A lively breeze made for exciting racing at the second day of Antigua Sailing Week

After the sedate start on Sunday gloves came off for the second day of racing in the 37th annual Antigua Sailing Week yesterday. After two races for division A and one for division B, 21 protests were heard by the international jury last night.

By nine o’clock the final protest, between Mari Cha IV and Volvo 60 Venom after a collision on the start of their second race, had finally been heard. The collision resulted in Venom’s retirement and a rather large chip in the bow of Mari Cha. The protest resulted in a DSQ for Venom who sadly is also out of the regatta because of the damage to her stern.

Division A raced a windward/leeward and an Olympic triangle six miles offshore in winds that started to hit 25 knots for the start of the second race causing some sail choice issues; but generally winds hovered around the 18-22 knot range.

The maxZ86s Morning Glory and Pyewacket match racing their way around the course with Morning Glory racking up another two wins. “Morning Glory and Pyewacket are very similar in boatspeed and we’re just having some very, very good races,” said Robbie Haines from Pyewacket. ” We seem to be doing a little better job on the first weather leg and they’re doing a little better downwind and at the end they’re just beating us by a few seconds except for this last race where they beat us by a minute or so.”

Tom Hill’s Titan is sneaking up the leaderboard with a second – by only six seconds – and a third. “We’re in the hunt,” said tactician Peter Holmberg, ” and we’re only half way through the regatta.”

Aspiration with Alinghi’s Brad Butterworth calling the shots racked up two bullets in Big Boat Racing II while Swan 68 Chippewa got two seconds. Aspiration leads the class, Chippewa is second and Bermudian Starr Trail is third. Peter Harrison’s Sojana lost its headsail about a minute into the first leg of racing on Sunday, sailing headsail-less for the entire first beat. Her woes seemed to continue on Monday and although she was seen in the starting area, she never crossed the line.

Ker 55 Aera has started to find some form in Racing III with a win and a second place. However, Frank Savage’s Swan 56 Lolita leads the class after a second and third. But Lolita has to get past Morning Glory, Pyewacket and Titan to repeat last year’s fleet honours. Aera and Rosebud are tied for second. Richard Matthews’ Flirt that suffers under the Caribbean Sailing Association (CSA) rating had a better day today with a third place in the first race. “We’re in Antigua so it’s wonderful to be here, I’ve never done this event before, it’s fantastic. It’s sunny, there’s good breeze and the boat seems to be going OK,” said tactician Andy Green. “We’re beating the Swan 45s in a little more breeze which we weren’t able to do in the last few Caribbean regattas.”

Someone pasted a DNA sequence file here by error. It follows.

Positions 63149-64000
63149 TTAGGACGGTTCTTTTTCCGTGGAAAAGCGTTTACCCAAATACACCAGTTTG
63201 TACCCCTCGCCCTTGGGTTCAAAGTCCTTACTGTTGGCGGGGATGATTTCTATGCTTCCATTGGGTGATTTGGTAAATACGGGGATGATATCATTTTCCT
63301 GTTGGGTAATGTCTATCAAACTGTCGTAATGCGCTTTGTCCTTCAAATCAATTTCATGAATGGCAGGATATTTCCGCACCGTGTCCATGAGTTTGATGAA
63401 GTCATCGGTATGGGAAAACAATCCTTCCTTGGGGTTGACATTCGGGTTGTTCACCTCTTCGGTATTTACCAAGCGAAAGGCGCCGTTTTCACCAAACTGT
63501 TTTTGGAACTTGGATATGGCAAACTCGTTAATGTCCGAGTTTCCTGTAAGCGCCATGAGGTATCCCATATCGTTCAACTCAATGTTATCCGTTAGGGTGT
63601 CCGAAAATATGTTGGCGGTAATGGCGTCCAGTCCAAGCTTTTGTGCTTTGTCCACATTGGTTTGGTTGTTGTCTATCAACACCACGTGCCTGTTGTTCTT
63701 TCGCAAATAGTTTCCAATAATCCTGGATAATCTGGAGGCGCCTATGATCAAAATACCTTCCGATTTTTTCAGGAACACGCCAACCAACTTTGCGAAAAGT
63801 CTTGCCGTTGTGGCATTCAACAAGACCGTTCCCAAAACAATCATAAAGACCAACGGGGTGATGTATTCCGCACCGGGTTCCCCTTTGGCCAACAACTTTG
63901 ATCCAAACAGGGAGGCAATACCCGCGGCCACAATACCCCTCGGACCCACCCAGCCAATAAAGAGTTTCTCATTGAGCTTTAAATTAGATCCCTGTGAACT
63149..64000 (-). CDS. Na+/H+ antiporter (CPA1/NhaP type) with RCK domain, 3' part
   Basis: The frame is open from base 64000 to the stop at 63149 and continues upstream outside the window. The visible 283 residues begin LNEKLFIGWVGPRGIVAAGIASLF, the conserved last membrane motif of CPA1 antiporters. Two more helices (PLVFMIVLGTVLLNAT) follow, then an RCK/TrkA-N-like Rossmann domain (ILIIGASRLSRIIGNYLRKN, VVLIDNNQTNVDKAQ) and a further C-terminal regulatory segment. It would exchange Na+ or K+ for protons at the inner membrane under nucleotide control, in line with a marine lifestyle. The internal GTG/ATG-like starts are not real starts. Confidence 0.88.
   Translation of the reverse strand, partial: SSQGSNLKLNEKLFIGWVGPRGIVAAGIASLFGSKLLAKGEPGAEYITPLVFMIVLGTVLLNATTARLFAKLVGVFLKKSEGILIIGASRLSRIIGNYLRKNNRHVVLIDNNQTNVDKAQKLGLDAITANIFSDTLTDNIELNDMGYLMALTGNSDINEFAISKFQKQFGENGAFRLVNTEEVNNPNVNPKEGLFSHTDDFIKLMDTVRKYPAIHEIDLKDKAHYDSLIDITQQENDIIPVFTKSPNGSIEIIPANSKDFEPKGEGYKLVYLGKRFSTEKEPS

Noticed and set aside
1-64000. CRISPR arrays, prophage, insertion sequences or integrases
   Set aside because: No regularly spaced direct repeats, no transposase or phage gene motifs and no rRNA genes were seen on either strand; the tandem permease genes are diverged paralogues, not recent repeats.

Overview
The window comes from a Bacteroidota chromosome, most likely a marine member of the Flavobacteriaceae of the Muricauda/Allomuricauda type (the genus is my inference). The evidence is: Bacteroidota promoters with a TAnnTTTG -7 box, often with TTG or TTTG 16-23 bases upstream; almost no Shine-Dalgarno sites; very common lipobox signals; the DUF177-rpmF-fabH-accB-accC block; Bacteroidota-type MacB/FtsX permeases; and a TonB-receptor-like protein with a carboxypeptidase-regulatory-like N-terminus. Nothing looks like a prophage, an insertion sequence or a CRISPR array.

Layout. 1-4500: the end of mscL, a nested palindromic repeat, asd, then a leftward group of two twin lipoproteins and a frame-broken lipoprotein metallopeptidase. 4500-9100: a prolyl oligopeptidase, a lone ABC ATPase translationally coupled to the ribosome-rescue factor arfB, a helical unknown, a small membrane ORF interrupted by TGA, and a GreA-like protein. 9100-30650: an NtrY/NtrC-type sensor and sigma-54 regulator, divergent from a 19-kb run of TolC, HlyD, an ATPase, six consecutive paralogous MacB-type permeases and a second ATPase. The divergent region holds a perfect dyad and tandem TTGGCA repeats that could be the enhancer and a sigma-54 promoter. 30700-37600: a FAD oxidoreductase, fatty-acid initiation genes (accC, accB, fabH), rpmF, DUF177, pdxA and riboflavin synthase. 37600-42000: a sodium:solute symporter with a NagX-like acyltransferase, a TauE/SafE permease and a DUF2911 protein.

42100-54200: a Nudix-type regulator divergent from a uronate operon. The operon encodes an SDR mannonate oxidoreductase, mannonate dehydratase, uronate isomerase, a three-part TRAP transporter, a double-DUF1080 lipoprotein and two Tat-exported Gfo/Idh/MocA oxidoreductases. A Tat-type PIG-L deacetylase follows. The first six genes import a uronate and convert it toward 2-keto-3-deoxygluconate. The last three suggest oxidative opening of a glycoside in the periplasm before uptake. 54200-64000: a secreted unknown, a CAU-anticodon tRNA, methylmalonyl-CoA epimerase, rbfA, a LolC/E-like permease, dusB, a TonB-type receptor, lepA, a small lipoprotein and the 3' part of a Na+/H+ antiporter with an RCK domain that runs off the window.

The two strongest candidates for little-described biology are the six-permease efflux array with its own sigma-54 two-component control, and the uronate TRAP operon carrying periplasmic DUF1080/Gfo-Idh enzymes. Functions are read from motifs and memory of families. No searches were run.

Jamie Dobbs’ Lost Horizon II leads Racing IV by one point with Legacy, Guardian Star and Caccia Alla Volpe tied for second place. Mabuhay II is top of the tree in Racer/Cruiser I while Crescendo’s first place yesterday helped her hold on to second in class today. Disco Inferno II is third. Jagga and Pipe Dream traded places in Racer/Cruiser II today but Pipe Dream leads after two days. Jagga is tied for second with Huey Too while White Lady is tied fourth with Tango Mike.

On the division B course, Gefion, Spirit of the North and Yocahu are tied for first in Performance Cruiser I. HuGo leads Performance Cruiser II, Pavlova II Performance Cruiser III and Farrfly, Cruising I.

In Bareboat I, Sunday’s winner Grenat was relegated to third place yesterday by Island Flyer and Nanuk but she’s still second in class while Island Flyer is first.

Jan Soderberg and his crew onboard Rosco, a Dufour 50, won putting him at the top of Bareboat II and Carnival which has been have a strong Caribbean season won Bareboat III and leads fleet. Palourde won Bareboat IV and Vague L’Ame leads V.

Bavaria 36 Durley Dene racked up her second win yesterday. “Very Challenging conditions today,” said skipper Jon Alsop. “A lot of wind and quite a confusing course, great running, we hit ten knots in a 36-footer. It was very close at the end, two Fast 37s ahead of us and we managed to get them on corrected time.”

Today the fleet is lining up for the Falmouth Harbour Race which takes the fleet back to the south of the island followed by lay-day fun on tomorrow at Antigua Yacht Club.

Thursday, the yachts are back on the ocean with Division A racing windward/leeward courses and Division B sailing the South Coast Race. Friday marks the last official day of racing with the Ocean Race. Saturday, the prize giving is preceded with the Second Annual Bareboat Challenge Championship Race.

The Lord Nelson’s Ball and prizegiving wraps the event on Saturday evening.